As he spoke, three Boston police cruisers and one state trooper sat outside the mosque, just in case. Since Monday, he has heard from officials at two local temples ­offering support: “It may be hard being a Muslim in Boston this week,” one e-mail read. “If there is anything we can do, from one congregation to another, please let me know.” A longtime Mission Hill resident, worried about a possible backlash, offered to gather neighbors who could escort Muslim women to the grocery store.

“This is what Boston is about, right?” ­Vali said.

Yes, that is what we are, or try to be.

But please, let’s not put it to the test. Again.

Yvonne Abraham is a Globe columnist. She can be reached at abraham@globe.com.

“[H]ard to be a Muslim”? Well, how about, being an 8-year-old Christian boy standing at the finish line to watch his father run the Boston Marathon, standing next to the Muslim jihadist who planted the bomb which minutes later killed him? Or the man whose legs were blown off below the knees minutes after the bomber, looking him straight in the eye, placed the weapon of mass destruction on the ground right next to him? “[P]ossible backlash”? Like what? Like not trusting anyone who espouses a faith which, when it is not encouraging its adherents to commit violent jihad, is sanctioning such terrorism, with no questions asked?


DEATH in LIBYA

September 12, 2012

©2012 jbjd

It is noon here on the east coast; the news is flooding in on events in Libya and already, the propaganda is saturating the airwaves along predictable partisan lines. And, as usual, unless you take in divergent viewpoints, you will get the story all wrong.

First, especially for those of you who have only gotten your news from blogs; please, listen to Secretary Clinton’s live briefing from the U.S. State Department.

.

Secretary Clinton’s remarks can help to place in their proper perspective those reports and images found on the likes of  Drudge on the one end or The Boston Globe on the other; I was particularly struck by the clarity offered by just a few lines, not necessarily spoken in this order.

When the attack came yesterday, Libyans stood and fought to defend our post, some were wounded. Libyans carried Chris’ body to the hospital and they helped rescue and lead others to safety.

(Just because you see an image of a man being carried by crowds does not mean, they are doing him harm.)

…we must be clear-eyed in our grief. This was an attack by a small and savage group, not the people or the government of Libya.

(According to the CIA, Libya is 97% Muslim, Thus, it is safe to say, most of the embassy attackers and murderers were Muslim. If you agree that in using the word “savage” to describe those Muslim Libyans who attacked and murdered embassy staffers, Ms. Clinton referred only to the conduct of the brutes and not to either their nationality or religion then, please, leave Pamela Geller alone.)


WHAT IT IS, WHAT IT BE

September 7, 2011

©2011 jbjd 

In the past few weeks, several blogs have posted articles critical to the campaign spearheaded by President Obama, to transform the 10th anniversary commemoration of 9/11 around the world into what I believe he and his handlers intend is a whitewash of actual horrific circumstances surrounding the event. The WH has issued 2 separate guidelines for conversation and commemoration, one to domestic public officials and government employees and one to embassy staff.  (No official has gone on record claiming responsibility for either the content or the tone of these edicts and so, I will not cite to the articles that reference these anonymous instructions.) Basically, we are told to avoid characterizations that what happened in NYC is unique – after all, al Qaeda is attacking all over the world – and, to downplay the involvement of al Qaeda, presumably lest we incite reprisals predicated on the U.S. involvement in his death.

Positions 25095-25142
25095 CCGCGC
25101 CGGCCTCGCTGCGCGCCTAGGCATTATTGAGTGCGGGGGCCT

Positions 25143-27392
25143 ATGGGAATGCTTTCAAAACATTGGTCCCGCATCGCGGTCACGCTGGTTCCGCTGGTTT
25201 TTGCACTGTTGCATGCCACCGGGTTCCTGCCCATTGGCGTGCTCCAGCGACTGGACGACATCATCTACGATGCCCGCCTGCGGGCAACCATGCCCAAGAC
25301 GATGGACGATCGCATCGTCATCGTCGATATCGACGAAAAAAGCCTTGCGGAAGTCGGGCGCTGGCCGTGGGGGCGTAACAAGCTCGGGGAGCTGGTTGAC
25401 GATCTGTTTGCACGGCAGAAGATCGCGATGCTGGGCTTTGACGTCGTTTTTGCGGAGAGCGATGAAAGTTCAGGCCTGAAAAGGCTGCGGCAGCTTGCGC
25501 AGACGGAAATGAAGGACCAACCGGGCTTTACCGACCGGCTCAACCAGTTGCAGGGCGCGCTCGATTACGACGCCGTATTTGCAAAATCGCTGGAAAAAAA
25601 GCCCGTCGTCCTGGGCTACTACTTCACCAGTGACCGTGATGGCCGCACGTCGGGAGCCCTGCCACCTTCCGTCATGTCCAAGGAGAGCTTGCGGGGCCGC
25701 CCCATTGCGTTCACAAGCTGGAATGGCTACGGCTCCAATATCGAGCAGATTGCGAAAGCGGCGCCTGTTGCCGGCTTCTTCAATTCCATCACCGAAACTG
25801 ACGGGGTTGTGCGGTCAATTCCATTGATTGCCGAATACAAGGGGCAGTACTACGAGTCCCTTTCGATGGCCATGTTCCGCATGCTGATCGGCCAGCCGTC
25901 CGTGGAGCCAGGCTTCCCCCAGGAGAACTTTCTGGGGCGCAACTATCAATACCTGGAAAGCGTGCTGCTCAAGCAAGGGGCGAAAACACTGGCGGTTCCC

I see these transparent attempts to re-frame the narrative as adding insult to injury.

For starters, citizens from 115 countries were among the approximately 3,000  killed on 9/11.  Thus, by definition, remembering the victims of 9/11 already is ‘international.”  As for toning down the remembrances lest we be mistakenly perceived as considering ourselves special, well, judging by the world reaction to the attack, ‘we’ are not the only ones who ‘get’ the significance of the event, or who were shocked by it.  Even those nations more accustomed to terrorism carried out on their home turf appear to have been equally traumatized.

Rather, what is being proposed here is that the survivors around the world, keep our collective mouths shut about not just the effect of those events but also the causes, in the hope that those responsible for promoting and carrying out such atrocities against humanity avoid well-earned condemnation for their ongoing crimes.  It is this artificial stifling of open honest dialogue that perpetuates such barbaric conduct.  That is, we cannot prevent such calamities in the future unless we understand what went wrong in the past.

Even if this means, ‘bad mouthing’ some Muslims.

Reading the President’s imposed ‘take’ on 9/11 triggered memories of 2 separate conversations which occurred years ago.  In one, a white woman was recounting that she was mugged by a black man at night in the parking lot of our school.  She said, she heard footsteps as he approached from behind, and became nervous.  She even turned around and saw he was following her.  I asked why at that moment, she didn’t yell for help.  She said, the stranger was black, and she set aside her fear he would mug her because she felt guilty that her feelings might evidence she was racist.

In the other, a white woman admitted she was prejudiced against blacks, supporting her feelings by ‘recounting’ an incident in which approaching young black males were accosting passersby.  What ‘saved’ her was an elderly black couple who, seeing her obvious distress, flanked her on either side and walked her down the block. She sounded genuinely grateful for their heroic act. I asked why she hated all blacks because of the marauding youths but didn’t love all blacks because of the courage of the couple. She didn’t answer.

At the risk of oversimplifying, I would say men who approach women alone in a parking lot at night are rightly feared; an elderly couple who intervene to protect a stranger from marauding youths are rightly revered; and self-identified members of the terrorist group, al Qaeda, who commandeer passenger airplanes and,  shouting Allahu Akbar in Arabic, fly them into occupied skyscrapers in NYC, killing thousands, are rightly called Muslim murderers.


%d bloggers like this: